Back in the day (and at present) I facilitate addiction recovery groups, having sobered up in ’78 and eschewing nicotine since ’93.
Not all of these groups consist of ordinary citizens; some meetings I’ve held within the confines of penal institutions around the world and in court-ordered treatment facilities in the USA.
One such smoking cessation group comes to mind: I was once invited to help a group of female former inmates stop smoking. These women were housed in a lockdown facility, which allowed them to have their children with them while living there for a number of months.
I was informed that these folks had to comply – within a number of weeks – with a new non-smoking policy which was to be enforced with no exceptions.
Understandably, some individuals were anxious about the forthcoming policy.
I traveled a number of miles from Los Angeles to meet with the director, tour the facility, and then to be introduced to the women who’d be participating in this 10 week stop smoking group.
These women were given a copy of my book Escape from Nicotine Country and we began our first two-hour weekly session.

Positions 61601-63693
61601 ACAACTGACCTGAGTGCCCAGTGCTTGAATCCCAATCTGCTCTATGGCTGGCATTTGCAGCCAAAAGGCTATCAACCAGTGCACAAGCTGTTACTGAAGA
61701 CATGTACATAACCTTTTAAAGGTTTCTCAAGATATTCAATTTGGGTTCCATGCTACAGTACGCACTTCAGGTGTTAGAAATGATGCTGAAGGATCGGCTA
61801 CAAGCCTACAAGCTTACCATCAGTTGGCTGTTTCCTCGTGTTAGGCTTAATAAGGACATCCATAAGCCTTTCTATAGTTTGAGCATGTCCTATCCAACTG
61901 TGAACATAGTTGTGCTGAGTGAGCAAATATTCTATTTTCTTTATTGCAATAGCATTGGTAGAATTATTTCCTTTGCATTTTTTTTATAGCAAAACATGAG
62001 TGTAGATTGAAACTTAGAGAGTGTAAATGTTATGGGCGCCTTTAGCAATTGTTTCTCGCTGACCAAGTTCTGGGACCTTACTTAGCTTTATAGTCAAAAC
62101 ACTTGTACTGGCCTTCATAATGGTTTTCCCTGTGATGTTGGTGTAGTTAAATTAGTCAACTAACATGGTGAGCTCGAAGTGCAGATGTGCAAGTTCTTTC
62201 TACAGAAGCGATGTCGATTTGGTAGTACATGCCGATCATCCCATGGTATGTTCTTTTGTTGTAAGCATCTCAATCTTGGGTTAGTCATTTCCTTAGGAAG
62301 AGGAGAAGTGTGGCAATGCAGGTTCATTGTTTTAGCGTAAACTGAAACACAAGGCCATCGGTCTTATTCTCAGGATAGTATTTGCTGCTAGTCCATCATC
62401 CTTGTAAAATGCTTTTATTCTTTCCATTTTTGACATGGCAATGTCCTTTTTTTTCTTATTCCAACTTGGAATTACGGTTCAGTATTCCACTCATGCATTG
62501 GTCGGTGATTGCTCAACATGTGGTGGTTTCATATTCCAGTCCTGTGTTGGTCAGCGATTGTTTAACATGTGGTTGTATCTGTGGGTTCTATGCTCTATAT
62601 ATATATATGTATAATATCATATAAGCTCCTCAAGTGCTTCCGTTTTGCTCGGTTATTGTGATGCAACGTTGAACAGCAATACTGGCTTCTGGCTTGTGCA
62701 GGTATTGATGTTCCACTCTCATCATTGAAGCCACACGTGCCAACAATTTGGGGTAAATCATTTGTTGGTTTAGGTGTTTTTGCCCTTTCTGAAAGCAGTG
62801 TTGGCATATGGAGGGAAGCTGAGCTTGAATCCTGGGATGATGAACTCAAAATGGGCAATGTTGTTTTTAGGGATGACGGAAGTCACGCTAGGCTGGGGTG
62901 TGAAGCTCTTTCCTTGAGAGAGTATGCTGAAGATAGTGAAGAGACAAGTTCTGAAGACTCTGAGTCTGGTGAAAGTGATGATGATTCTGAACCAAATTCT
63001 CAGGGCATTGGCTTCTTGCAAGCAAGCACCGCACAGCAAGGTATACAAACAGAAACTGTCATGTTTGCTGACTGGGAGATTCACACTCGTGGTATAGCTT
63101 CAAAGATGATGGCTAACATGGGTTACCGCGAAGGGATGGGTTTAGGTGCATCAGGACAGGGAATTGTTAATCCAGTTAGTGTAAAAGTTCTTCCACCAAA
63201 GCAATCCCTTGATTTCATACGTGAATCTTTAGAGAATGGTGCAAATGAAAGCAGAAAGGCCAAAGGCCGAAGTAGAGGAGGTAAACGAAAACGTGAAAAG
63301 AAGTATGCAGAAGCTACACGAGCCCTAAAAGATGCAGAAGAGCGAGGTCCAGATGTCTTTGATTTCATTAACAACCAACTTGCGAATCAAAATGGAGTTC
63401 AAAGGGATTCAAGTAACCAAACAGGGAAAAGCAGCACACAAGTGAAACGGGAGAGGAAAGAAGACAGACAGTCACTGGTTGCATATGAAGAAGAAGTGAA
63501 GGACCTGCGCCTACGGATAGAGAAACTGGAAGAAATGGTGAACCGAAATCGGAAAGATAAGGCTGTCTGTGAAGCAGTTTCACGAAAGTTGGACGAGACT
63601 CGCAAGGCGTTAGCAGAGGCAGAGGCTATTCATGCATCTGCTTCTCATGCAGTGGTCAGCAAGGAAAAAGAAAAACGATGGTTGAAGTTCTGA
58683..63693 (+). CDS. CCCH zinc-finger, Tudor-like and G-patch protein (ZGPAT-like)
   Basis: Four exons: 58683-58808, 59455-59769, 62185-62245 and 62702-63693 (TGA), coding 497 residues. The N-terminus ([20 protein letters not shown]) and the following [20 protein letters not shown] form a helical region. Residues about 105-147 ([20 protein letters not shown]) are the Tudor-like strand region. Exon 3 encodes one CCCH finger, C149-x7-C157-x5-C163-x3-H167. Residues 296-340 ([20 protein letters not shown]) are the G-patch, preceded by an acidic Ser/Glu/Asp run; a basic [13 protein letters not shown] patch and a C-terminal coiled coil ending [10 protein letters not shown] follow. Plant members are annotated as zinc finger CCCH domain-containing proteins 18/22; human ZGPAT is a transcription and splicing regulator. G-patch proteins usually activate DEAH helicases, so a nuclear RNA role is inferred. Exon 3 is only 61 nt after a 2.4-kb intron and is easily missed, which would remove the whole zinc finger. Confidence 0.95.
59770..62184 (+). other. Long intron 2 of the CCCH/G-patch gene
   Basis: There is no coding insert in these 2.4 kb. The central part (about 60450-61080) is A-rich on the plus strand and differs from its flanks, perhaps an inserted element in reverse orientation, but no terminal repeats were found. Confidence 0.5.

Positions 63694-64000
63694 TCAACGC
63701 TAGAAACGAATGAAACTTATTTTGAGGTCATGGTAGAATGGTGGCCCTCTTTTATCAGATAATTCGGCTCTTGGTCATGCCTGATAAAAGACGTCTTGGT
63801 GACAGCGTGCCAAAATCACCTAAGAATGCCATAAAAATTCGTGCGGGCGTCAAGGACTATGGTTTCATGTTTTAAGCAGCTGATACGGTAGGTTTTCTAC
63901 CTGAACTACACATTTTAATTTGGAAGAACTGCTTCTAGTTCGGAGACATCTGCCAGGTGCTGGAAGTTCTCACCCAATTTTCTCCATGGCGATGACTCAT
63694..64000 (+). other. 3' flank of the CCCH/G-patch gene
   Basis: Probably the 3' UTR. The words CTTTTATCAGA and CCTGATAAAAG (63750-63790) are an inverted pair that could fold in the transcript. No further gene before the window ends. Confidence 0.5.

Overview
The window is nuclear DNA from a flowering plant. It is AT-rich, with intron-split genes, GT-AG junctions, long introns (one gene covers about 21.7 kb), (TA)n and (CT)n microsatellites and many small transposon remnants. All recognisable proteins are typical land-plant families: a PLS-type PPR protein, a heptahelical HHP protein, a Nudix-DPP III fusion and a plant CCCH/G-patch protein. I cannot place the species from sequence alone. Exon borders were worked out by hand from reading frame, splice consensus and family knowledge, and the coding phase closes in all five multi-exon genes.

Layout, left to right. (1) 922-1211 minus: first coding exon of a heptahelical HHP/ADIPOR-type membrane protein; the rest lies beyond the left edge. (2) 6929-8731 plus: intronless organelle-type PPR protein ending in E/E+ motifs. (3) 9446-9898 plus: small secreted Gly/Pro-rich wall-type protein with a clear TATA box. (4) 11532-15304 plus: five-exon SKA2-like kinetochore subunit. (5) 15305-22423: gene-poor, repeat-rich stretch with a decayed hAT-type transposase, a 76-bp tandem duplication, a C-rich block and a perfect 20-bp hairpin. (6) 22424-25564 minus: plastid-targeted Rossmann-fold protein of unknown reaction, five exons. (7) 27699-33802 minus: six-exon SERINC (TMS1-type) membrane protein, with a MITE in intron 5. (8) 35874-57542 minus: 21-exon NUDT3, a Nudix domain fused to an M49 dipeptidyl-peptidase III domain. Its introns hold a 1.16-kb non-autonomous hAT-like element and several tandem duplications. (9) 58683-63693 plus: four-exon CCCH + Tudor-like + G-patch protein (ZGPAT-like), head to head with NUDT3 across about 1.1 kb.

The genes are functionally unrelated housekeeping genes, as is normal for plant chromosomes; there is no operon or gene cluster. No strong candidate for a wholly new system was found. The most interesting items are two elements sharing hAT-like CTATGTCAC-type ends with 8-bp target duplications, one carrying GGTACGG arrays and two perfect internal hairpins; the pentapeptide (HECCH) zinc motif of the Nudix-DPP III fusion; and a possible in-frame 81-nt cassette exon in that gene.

After each individual – in a gathering of fifteen persons – had an opportunity to share her personal smoking story, I encouraged each individual to photocopy and utilize the gradual smoking cessation daily log included in my book.
The group participants were quite concerned about the inevitable, impending no-smoking rule. They had no choice; they could lose an opportunity in this cutting-edge place that provided very real potential for a second chance, a new beginning.
Each week I poured my heart and soul into this special project.
One especially powerful simple relapse prevention technique in my presentation that most can grab onto instantaneously comes to mind. Whether a person is still in the process of gradually reducing the number of cigarettes smoked daily down to zero, or if an individual has already begun a nicotine-free life, one can effectively utilize the following: when an urge to smoke hits, immediately jump up, start marching in place, shake your hands and arms, take quick, deep breaths, sing or recite anything that pops into your head until the craving subsides.
These gals had fun with this classic distraction exercise, immediately putting it to good use.
At the end of ten consecutive weeks we had a number of successes.
“Well,” a representative of a donut shop group of smokers might opine, “after all that jumpin’ around, I’d need a cigarette! Hee-haw!” So be it, but some of us, actually a growing number of folks, are open to anything within reason that could potentially aid in our quest for freedom from nicotine, whether or not we’re facing a non-smoking policy in our immediate environment.